- The economy has been buffered by long-lasting significant events;
- Some of those events have largely ended, some are current, some will be with us for some time;
- These events are having an offsetting impact in how the economy will evolve;
- A key to the economy and interest rate outlook is how far income growth will be above the rate of inflation.
Australia was less impacted by the GFC than most other developed economies. But a backdrop of a weak global economy and declining structure of world interest rates meant that interest rates in Australia also declined sharply. The negative impact from the GFC has largely passed. This means that one factor that has been holding back the domestic economy and interest rates over recent years is no longer in play.
The end of the mining boom played an important role in an extended period of Australian economic underperformance in the years prior to the pandemic. By 2018 the fallout from the end of the mining boom began to diminish. The terms of trade started to improve and mining capex spending started to increase. State Governments’ have ramped up their infrastructure spending.
Pandemics have historically resulted in lower economic growth, inflation and interest rates. The economics have been different in this pandemic. Demand has still been weak. But Governments’ and central banks have been able to substantially offset any income declines. Online shopping has enabled the demand for goods to continue. Lockdowns and rising consumer caution have hit the supply of goods and services. The result has been higher inflation and therefore higher interest rates.
Wars almost always lead to higher demand and lower supply. They result in higher inflation (and therefore higher interest rates). Russia and Ukraine’s importance as commodity exporters has led to significant rise in commodity prices. By itself this will lead to higher inflation and hurt importing commodity countries (notable Europe, China, Japan and Korea). Commodity exporters (such as Australia) benefit. To me the short-term economic growth impact of the disruption caused by the war is unclear. In the medium term (longer than 1-2 years) demand is likely to be higher due to higher defence spending.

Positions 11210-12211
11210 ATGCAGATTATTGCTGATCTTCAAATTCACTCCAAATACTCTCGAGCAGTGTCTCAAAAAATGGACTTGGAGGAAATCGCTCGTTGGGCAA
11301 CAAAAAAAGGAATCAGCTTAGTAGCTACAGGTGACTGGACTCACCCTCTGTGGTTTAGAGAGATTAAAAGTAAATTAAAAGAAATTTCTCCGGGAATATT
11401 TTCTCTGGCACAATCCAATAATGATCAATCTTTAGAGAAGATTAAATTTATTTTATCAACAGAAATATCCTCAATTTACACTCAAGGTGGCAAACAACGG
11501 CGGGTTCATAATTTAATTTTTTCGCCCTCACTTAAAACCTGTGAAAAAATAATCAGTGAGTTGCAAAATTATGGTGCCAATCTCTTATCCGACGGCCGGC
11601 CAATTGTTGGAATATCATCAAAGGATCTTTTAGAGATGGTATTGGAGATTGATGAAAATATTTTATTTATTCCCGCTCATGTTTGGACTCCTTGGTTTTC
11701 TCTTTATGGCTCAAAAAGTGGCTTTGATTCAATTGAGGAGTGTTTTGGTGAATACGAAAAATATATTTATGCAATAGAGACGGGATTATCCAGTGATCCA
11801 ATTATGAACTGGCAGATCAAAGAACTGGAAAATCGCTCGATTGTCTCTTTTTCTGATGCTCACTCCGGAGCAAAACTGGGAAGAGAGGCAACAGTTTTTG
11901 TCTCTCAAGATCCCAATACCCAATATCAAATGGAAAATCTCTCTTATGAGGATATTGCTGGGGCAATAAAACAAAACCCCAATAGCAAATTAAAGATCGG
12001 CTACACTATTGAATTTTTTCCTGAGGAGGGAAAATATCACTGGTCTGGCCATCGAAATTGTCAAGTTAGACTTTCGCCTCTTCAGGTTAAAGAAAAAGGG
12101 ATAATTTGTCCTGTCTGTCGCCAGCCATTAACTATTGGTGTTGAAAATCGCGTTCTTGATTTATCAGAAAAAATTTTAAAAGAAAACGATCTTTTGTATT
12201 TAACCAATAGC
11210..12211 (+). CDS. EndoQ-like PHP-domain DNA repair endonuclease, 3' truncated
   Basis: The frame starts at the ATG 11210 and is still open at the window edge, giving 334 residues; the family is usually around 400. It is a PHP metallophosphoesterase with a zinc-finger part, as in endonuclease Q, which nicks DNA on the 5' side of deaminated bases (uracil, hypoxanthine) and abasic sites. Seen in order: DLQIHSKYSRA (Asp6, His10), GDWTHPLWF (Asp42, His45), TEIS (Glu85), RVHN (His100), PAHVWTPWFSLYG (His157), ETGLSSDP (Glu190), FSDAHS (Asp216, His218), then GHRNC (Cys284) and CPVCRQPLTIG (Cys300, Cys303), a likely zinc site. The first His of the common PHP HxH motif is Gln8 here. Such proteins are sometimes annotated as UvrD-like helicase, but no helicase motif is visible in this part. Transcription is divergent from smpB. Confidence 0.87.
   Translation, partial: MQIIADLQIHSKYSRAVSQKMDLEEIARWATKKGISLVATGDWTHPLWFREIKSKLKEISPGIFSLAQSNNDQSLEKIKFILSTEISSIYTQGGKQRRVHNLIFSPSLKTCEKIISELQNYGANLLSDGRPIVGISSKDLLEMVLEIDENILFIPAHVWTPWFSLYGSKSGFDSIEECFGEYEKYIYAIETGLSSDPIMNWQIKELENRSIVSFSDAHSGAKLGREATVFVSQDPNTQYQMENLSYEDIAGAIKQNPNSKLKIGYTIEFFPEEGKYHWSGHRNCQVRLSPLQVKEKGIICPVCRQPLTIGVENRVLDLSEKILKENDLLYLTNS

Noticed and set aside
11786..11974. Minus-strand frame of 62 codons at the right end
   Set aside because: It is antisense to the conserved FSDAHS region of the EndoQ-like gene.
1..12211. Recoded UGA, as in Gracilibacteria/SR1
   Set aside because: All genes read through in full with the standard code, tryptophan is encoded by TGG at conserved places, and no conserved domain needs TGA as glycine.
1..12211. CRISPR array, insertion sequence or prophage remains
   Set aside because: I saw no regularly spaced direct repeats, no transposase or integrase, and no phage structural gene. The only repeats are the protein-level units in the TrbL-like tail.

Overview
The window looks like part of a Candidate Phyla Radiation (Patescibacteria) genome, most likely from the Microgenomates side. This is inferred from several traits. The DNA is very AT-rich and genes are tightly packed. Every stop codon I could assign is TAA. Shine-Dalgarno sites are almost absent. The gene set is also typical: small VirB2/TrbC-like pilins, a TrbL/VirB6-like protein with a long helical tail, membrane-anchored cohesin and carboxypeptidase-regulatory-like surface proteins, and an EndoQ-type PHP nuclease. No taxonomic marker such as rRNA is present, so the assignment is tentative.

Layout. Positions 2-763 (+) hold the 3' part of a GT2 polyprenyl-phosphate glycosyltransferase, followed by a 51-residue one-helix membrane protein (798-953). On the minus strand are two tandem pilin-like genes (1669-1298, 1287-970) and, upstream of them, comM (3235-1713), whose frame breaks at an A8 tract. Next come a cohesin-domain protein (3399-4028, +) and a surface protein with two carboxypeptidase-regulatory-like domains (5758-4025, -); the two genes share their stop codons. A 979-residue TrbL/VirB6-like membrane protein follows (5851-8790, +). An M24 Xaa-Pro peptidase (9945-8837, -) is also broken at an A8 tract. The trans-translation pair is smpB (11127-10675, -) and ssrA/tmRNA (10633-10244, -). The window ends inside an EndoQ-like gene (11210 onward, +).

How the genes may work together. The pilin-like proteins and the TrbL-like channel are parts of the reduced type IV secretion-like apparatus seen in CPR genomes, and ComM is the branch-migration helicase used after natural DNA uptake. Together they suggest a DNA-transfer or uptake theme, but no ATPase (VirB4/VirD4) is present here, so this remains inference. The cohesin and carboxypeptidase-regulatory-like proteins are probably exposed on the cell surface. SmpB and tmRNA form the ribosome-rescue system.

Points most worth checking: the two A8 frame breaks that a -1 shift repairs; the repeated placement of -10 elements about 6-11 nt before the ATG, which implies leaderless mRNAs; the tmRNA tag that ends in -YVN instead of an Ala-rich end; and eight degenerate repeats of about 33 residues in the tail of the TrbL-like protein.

In recent years there has been growing recognition that climate change will have a significant impact on the economy and society. The result has been increasing investment in alternative energy and more spending to mitigate the cost of the climate change that has already happened. From an economic standpoint that means higher demand (greater investment).
Global population growth is both slowing and aging. This means that growth in the global labour force will be slower and will likely lead to slowing growth in demand. An older population also requires more government spending on income support (pensions) and health. An aging and declining population was first called out as a possible issue for Australia about twenty years ago. But the subsequent strong immigration growth meant that Australia experienced a period of strong population growth. And because immigrants were younger than resident Australians it reduced the immediate concern about an aging population. This underlines the importance of a return of strong immigration growth.
High debt levels typically reduce demand. A large amount of debt can be a problem in very low inflation times (particularly if there is deflation). It is less of a problem during periods of rising inflation (and wages growth) as borrowers have greater capacity to repay debts. Crucial is what happens to interest rates relative to wages and profit growth (or more precisely, disposable income growth). The strength of disposable income growth will play an important role in how high interest rates will go in coming years.
To read my full update, click here.
We live in interesting times.
Peter Munckton - Chief Economist